On-Going Commentary and Supplemental Information

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Supplemental Information

September 18, 2008

I meant to include Cronon's "Afterword" from the 20th anniversary edition of Changes in the Land in the reading assignment. Not only is it an interesting reflection on the serendipity of academic scholarship, but it a contains some elements of an environmental autobiography that might give you some further ideas for your assignment.

Our visit to the Southern Vermont Natural History Museum next Thursday will give us a chance to "see" a passenger pigeon (the subject of the first chapter in Flights Maps) but also to consider more generally the representation of "nature" as natural history exhibition. There is a long tradition of such representations, from Noah's Ark to menageries of ancient empires to Renaissance cabinets of curiosities to zoos, museums, and roadside attractions. There is also a lot of descriptive and scholarly literature on these subjects. This topic gets only tangential attention in our course, but it is worth further thought. I have posted Donna Haraway's "Teddy Bear Patriarchy," which is mostly about the dioramas at the American Museum of Natural History in Ndew York rather than about Teddy Bears (but we will see a couple of "bear" video clips in class.)

September 14, 2008

Here are some things to think about as you read Cronon, Changes in the Land. These points include specific references to the text but also some broader ideas and issues that the text may suggest. The points include some already raised in class in consideration of the first portion of the book.

Was Thoreau’s nature a “maimed and imperfect one?†Is environmental history a history of “decline?â€ÂÂ

Or, on the other hand, is everything relative? Is all human behavior is ecologically functional? What would non-functional behavior look like?

What European settlers “saw†was as dependent on the markets of Europe as on the ecology of New England. ?†As Godelier (p. 165) remarks, “There are thus no resources as such, but only possibilities of resources provided by nature in the context of a given society at a certain moment in its evolution.â€ÂÂ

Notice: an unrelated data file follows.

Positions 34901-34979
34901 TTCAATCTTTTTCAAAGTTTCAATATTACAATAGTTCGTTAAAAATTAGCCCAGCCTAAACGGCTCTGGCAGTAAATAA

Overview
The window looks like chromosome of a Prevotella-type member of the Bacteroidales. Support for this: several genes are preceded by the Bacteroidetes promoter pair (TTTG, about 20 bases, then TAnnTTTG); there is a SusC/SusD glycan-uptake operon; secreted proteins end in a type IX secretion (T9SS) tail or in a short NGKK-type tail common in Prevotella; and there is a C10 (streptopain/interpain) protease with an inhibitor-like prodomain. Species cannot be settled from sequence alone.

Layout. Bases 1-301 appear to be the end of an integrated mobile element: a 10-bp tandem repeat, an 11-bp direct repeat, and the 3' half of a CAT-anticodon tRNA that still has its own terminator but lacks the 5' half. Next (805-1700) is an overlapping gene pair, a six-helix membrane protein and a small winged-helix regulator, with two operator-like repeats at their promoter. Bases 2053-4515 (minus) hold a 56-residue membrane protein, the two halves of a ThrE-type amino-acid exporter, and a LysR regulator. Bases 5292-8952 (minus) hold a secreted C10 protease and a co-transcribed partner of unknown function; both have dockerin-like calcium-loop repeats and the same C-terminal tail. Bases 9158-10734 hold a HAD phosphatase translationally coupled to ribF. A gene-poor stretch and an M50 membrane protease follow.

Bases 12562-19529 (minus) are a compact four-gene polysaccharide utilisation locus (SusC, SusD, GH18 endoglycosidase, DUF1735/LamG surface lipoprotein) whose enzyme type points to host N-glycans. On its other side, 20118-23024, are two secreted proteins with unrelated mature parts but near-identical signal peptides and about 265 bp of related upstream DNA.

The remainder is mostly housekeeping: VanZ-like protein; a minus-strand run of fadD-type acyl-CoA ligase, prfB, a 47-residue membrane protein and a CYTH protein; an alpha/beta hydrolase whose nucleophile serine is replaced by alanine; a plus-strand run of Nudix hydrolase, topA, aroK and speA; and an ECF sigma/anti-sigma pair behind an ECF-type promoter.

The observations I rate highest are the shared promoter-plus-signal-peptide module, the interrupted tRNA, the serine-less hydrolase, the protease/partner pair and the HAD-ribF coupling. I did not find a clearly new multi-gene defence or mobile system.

“People sought to give their landscape a new purposefulness, often by simplifying its seemingly chaotic tangle. Different people did this in different ways.†(p. 33)

Settlers failed to understand that they couldn’t do at least as well as the Indians simply by taking the bounty they believed was there for them; rather, they had to establish European relations of production, which turned out to be very difficult (p. 36)

What are the main points of contrast between Indian and European notions of property, wealth, and boundaries? Division of labor by gender? How did Indian patterns of use seem to entitle European claimants? However, even European “private property†is not absoluteâ€â€Âwhat restrictions on private use?

What can we take from this history that might contribute to a more general understanding of how property rights emerge/evolve? Would it be reasonable to theorize that increasing resource scarcity (or, alternatively, increasing human population density) leads to more restrictive property rights? What happened to hunting territories?

Who was liable for fire? Consider the evolution of obligations and responsibilities as between livestock and crops. Who was obliged to restrain livestock? Fence crops? How did this depend on the type of livestock, cattle v. hogs, for example, that differ in value and behavior?

What about responsibility and rights to wildlife for species perceived to have positive value and negative value? Wolf bounties? rights to hunt and fish? What about responsibility for clearing swamps or for invasive species?

To what extent did colonists operate initially with a pre-capitalist mentality? Or, was the New England colonial enterprise not only commercial but capitalist from the start?

How was the regional ecology transformed by European settlement?

What is the relationship between relative resource abundances and the kinds of technologies or enterprises that settlers pursued? For example, wood-using technologies were favored in contrast to European practice. “What distinguished European and American farms was their production of nearly identical commodities with very different proportions of labor and land.†(p. 169)

Compare Indian multiple and overlapping use of resources with European partitioning/division of land and resources into use-zones.